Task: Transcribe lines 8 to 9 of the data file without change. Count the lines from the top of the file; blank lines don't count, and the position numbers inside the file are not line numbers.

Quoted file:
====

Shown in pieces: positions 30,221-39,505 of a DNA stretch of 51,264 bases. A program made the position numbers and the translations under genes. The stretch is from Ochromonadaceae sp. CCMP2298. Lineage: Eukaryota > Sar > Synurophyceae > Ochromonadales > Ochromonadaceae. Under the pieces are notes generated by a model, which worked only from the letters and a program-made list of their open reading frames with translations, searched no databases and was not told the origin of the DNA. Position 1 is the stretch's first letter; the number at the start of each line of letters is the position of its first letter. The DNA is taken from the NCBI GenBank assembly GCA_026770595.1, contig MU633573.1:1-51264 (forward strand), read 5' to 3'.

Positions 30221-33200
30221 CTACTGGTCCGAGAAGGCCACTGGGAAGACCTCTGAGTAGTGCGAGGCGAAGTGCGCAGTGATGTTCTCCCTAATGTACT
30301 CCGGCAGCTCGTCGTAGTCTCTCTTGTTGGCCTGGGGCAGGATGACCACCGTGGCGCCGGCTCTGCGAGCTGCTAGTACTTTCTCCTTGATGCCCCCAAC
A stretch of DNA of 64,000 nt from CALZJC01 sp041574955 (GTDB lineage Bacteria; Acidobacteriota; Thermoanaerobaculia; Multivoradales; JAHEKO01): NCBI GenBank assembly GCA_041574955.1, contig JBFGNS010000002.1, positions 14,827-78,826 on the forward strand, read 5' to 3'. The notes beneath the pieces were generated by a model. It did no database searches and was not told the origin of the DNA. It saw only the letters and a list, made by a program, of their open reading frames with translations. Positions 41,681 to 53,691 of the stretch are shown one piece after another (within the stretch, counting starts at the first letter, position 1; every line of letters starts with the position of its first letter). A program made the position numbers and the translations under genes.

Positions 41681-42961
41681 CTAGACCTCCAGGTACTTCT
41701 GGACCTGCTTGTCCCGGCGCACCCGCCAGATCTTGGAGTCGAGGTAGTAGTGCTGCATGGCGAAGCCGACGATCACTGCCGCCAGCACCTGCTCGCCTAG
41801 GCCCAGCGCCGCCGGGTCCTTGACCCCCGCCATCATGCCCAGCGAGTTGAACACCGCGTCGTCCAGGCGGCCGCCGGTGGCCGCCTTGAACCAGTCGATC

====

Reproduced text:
41701 GGACCTGCTTGTCCCGGCGCACCCGCCAGATCTTGGAGTCGAGGTAGTAGTGCTGCATGGCGAAGCCGACGATCACTGCCGCCAGCACCTGCTCGCCTAG
41801 GCCCAGCGCCGCCGGGTCCTTGACCCCCGCCATCATGCCCAGCGAGTTGAACACCGCGTCGTCCAGGCGGCCGCCGGTGGCCGCCTTGAACCAGTCGATC